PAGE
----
By Jon D. Madison
The anxiety surrounding COVID-19 has led many people to consider estate planning, specifically advance directives to guide health care decision making. Many people haven’t previously thought about who will make health care decisions for them if they are unable to express their wishes. Properly executed advance directives clear up any uncertainty about health care decisions.
Indiana’s Health Care Consent Act permits the appointment of a health care representative. The appointment has to be in writing, signed by you and witnessed by another adult (other than the representative). It is only used when you cannot make your own necessary health care decisions. While there are many types of advance directives, this is a primary document everyone should consider.
You can better inform your appointed health care representative of your end-of-life wishes by executing a Living Will or Life Prolonging Procedures Declaration. You should only execute one of these two documents. By signing a Living Will, you are stating you only want comfort care if a doctor believes your death will occur in a short time due to a terminal condition. The choice you make on the form is whether or not you want artificially supplied food and water during your remaining days. The Life Prolonging Procedures Declaration indicates you want to receive any procedure (including receiving food and water) to keep you alive even if your condition is deemed terminal. Executing one of these documents will help guide your health care representative’s decision making.
Another common advance directive is a health care power of attorney. A power of attorney document names a representative (or attorney-in-fact) to handle certain tasks on your behalf. Some power of attorney documents may be broadly drafted to include both financial and health care powers. A document including health care powers may allow not only health care decision making, but may allow your named attorney-in-fact to handle other tasks relating to health care. These tasks might include entering into contracts for health care services, accessing medical records, or admitting you into a medical facility.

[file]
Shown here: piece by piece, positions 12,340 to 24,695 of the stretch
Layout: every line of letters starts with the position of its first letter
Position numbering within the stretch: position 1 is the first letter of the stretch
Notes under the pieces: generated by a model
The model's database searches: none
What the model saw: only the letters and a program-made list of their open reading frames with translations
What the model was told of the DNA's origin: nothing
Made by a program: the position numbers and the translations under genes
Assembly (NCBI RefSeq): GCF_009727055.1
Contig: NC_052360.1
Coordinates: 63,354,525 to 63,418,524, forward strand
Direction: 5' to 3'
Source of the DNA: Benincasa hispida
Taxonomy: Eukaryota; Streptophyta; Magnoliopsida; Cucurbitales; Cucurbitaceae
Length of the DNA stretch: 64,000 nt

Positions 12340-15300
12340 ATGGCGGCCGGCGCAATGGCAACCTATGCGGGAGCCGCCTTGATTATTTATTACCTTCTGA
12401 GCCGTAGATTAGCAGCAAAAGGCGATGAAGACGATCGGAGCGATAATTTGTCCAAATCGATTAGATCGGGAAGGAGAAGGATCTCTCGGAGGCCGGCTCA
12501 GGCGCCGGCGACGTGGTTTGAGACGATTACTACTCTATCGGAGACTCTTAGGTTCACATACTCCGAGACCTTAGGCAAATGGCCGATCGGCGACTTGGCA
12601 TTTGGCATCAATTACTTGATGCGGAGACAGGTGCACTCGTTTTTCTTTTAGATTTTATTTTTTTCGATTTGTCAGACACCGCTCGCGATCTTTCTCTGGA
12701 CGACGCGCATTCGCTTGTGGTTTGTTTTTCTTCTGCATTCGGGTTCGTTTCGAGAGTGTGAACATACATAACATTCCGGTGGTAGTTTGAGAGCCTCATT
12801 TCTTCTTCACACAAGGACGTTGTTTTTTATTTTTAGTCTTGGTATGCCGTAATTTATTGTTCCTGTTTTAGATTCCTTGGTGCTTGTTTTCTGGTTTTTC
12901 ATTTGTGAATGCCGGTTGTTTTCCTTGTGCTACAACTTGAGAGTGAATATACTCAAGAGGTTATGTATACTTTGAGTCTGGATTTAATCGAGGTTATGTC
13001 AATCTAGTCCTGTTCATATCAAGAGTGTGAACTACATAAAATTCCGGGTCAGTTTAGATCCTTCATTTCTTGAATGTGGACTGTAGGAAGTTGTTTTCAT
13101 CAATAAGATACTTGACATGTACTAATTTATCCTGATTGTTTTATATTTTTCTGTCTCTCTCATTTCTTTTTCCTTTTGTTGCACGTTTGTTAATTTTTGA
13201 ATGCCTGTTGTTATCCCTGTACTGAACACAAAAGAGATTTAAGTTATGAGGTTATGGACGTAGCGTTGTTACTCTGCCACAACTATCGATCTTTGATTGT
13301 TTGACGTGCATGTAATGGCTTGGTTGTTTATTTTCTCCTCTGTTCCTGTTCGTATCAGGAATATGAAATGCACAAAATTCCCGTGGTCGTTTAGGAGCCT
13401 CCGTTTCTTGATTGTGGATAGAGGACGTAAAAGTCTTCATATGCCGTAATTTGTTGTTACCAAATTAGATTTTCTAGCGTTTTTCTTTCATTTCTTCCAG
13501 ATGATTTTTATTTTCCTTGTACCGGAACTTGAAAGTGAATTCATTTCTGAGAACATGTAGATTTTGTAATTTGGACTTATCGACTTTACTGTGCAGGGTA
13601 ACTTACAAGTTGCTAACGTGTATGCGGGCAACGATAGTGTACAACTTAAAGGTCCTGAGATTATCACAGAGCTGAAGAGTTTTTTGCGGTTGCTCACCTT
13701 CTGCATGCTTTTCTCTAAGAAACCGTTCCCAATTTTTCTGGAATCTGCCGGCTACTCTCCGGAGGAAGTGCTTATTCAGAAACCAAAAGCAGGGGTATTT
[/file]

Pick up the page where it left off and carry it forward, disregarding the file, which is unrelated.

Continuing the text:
Other advance directives have important applications for certain situations. These include an out of hospital do not resuscitate order, psychiatric advance directive, and physician orders for scope of treatment (POST). You should specifically discuss these three documents with your physician prior to execution.
If you don’t have any written advance directive, Indiana law permits family members to make health care decisions for you. Your spouse, adult children, parents, siblings, or a court appointed representative may be called upon to act. Family relationships can become strained in stressful situations. A written advance directive making your wishes known may be an invaluable gift to your loved ones.
The Indiana State Department of Health provides standard forms and additional information on their website. A direct link to the advance directive section is provided for convenience: https://www.in.gov/isdh/25880.htm. Here, you can review and download many of the documents mentioned above.
While it is possible to complete basic forms without legal help, there is no substitute for working with an experienced attorney. Each of these documents have specific uses and execution requirements to be valid. Your attorney will recommend which documents you need and will help customize documents to better fit your personal situation.
If you don’t have a relationship with an attorney, the professionals of DeFur Voran LLP stand ready to assist you. We have offices in Muncie, Fishers and New Castle, and offer a full range of estate planning services. Please contact any one of our offices to schedule a consultation.